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Thursday, September 17, 2009

Redating the New Testament (Revised), Part 4

In ca. 190 A.D., Clement from Alexandria, Egypt, supplements (Irenaeus) writing:
“The Gospels containing the genealogies were written first {32} …
[Then] as Peter had preached the Word at ROME publicly,
by the Spirit declaring the Gospel, many who were present
requested that Mark …should write them out.
And having composed the Gospel,
he gave it to those who had requested it…
Last of all, John…being persuaded by his friends, but inspired
by the SPIRIT, composed a Spiritual Gospel.”

So what can we learn in these quotes from Irenaeus and Clement?

1) That Matthew was the 2nd written Gospel, and that by inference, Luke was written prior to Peter and Paul being in Rome. {34}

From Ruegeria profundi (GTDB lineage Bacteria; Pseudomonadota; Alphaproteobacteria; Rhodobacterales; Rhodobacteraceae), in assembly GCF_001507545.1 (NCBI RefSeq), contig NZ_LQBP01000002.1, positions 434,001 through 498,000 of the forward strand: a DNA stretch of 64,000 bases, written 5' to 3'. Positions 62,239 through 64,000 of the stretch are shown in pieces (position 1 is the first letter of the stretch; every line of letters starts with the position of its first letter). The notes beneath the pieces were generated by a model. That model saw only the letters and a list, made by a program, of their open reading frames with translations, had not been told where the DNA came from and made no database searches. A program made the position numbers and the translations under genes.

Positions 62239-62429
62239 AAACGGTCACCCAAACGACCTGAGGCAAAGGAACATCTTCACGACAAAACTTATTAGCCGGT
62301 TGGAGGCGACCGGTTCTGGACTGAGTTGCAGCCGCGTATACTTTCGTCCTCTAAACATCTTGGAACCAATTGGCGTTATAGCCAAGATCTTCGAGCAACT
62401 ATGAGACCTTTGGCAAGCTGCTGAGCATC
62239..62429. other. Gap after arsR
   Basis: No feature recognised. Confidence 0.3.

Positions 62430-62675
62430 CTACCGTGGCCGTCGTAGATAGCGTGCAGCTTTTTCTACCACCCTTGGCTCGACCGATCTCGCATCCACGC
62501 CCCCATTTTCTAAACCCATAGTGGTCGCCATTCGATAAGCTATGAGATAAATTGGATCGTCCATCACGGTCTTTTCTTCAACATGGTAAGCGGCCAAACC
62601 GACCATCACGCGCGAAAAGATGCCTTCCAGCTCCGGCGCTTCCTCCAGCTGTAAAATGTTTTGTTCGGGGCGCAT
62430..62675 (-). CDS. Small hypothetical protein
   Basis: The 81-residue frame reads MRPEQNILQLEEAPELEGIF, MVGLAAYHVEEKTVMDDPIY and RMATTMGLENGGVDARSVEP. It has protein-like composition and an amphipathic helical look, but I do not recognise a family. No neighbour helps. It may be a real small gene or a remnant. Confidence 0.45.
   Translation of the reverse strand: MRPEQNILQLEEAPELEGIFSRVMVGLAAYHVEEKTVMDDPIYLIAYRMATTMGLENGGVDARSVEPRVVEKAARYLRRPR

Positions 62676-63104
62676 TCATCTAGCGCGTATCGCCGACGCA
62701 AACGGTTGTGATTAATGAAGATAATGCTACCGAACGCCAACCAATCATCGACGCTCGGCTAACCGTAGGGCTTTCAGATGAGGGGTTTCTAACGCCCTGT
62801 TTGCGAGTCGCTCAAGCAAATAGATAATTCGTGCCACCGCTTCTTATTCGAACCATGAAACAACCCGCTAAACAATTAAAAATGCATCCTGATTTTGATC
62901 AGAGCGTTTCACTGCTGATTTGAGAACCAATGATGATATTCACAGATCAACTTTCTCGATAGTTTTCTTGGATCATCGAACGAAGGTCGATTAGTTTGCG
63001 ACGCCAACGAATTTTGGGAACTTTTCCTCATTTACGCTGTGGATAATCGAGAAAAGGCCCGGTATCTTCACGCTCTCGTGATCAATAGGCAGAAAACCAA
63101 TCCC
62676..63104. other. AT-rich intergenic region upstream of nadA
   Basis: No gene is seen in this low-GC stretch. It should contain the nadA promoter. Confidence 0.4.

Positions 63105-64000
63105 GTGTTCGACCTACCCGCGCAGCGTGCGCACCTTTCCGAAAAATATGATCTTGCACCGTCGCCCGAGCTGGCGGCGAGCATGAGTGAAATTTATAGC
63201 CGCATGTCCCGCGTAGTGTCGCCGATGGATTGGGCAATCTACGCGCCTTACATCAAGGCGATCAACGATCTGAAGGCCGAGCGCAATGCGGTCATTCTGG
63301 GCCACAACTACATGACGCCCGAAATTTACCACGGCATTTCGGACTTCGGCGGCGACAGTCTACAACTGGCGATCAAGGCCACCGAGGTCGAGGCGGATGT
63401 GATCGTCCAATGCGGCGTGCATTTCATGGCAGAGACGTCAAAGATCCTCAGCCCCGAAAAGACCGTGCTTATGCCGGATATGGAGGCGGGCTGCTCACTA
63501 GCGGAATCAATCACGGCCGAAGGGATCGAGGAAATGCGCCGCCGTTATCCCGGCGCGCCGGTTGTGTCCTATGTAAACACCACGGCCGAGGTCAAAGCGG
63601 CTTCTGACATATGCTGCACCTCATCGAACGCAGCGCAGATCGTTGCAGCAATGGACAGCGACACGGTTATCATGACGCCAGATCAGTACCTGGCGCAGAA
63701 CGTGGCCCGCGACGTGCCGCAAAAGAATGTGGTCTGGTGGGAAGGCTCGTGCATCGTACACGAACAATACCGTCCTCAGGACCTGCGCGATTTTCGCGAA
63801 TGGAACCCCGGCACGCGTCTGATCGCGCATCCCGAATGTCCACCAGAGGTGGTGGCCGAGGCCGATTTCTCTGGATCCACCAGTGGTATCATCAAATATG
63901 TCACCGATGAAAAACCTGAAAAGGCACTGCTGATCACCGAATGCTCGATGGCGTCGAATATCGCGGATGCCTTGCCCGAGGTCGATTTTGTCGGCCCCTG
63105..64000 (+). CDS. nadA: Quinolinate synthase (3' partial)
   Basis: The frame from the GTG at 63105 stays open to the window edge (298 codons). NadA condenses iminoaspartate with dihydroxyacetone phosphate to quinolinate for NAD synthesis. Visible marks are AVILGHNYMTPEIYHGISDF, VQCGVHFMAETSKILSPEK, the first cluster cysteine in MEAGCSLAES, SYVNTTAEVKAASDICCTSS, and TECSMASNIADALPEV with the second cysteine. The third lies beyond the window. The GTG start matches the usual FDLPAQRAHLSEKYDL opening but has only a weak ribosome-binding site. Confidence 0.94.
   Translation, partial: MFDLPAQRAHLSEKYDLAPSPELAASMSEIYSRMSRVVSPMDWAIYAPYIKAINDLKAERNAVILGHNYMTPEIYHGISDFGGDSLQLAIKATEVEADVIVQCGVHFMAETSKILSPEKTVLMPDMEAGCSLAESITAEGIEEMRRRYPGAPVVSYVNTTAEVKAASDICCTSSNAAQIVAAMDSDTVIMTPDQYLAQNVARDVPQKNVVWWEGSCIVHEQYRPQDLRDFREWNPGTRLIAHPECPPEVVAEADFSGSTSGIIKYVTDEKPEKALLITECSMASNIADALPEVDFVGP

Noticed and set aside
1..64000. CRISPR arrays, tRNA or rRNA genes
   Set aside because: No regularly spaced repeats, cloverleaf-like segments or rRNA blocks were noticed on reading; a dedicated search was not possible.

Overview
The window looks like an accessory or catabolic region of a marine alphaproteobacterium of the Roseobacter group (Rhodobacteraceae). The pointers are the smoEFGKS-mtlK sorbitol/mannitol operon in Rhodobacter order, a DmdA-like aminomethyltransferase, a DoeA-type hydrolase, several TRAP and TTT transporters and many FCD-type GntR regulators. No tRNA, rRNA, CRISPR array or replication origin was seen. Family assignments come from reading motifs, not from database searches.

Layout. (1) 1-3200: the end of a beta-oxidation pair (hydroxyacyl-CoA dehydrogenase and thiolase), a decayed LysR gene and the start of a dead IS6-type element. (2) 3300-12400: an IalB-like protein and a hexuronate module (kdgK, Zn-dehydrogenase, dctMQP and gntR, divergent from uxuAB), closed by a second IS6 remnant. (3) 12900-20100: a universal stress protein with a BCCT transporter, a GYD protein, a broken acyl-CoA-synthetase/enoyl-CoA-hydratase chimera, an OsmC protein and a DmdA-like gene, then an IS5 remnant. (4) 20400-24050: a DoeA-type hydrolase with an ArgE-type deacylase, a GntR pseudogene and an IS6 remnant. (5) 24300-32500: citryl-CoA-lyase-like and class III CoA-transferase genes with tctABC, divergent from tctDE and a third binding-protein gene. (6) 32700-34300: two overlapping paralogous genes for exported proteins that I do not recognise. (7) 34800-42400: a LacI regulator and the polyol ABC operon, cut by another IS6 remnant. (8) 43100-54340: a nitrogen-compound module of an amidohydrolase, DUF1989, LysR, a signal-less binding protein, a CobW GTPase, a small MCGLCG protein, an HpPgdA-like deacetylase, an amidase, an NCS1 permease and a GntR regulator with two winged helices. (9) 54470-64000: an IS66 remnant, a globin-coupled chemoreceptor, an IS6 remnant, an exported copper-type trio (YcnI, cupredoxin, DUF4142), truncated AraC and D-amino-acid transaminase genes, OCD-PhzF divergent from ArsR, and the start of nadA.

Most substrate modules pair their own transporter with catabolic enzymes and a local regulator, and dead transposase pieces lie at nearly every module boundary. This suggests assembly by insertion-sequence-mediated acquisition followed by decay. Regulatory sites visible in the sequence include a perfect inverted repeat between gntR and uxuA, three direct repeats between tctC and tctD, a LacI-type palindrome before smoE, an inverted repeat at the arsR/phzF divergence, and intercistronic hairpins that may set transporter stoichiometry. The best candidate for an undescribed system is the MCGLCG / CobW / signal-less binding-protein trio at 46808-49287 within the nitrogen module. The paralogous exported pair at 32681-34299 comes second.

2) Mark’s Gospel is actually the 3rd Gospel, not sourcing from either Luke or Matthew, but from Peter himself (who was the sole source of Mark’s material): all this occurring in ROME. Twice, Mark is listed as the next to last Gospel, and twice John’s is listed as the last Gospel to be written.

3) John’s Gospel is written AFTER the deaths of Peter and Paul.

4) The letter of Hebrews is clearly distinguished as “Paul’s Gospel”, penned by his student Luke.

This book, now known as Hebrews, which bears the message to Ephesus from Luke, “the brother Timothy [might we add, your (at one time) bishop] is set at Liberty” (Hebrews 13:23), is understood in the light that Mark indeed, did hand to John, in Ephesus of Asia, in writing, the Sermons of Peter and the Gospel of Paul. We receive further affirmation that Luke penned it, and was called as “Luke’s Digest, even though men [such as Irenaeus] usually ascribe it to Paul” (Tertullian, Against Marcion, 4.5).

A Limit set by the death of Mark in 62 A.D.

"Mark,” says Eusebius "dies in the 8th year of Nero’s reign, in Alexandria of Egypt." {35}

This, we would reckon as A.D. 61-62. In the First Century, the optimum travel time between Alexandria and Rome was a minimum of 12 days. However, if Mark ran a circuit tour of visiting various Churches, say Corinth and Philippi and Ephesus and Antioch and Caesarea and Jerusalem, for example, then his travel would have taken him months before he would have reached Egypt.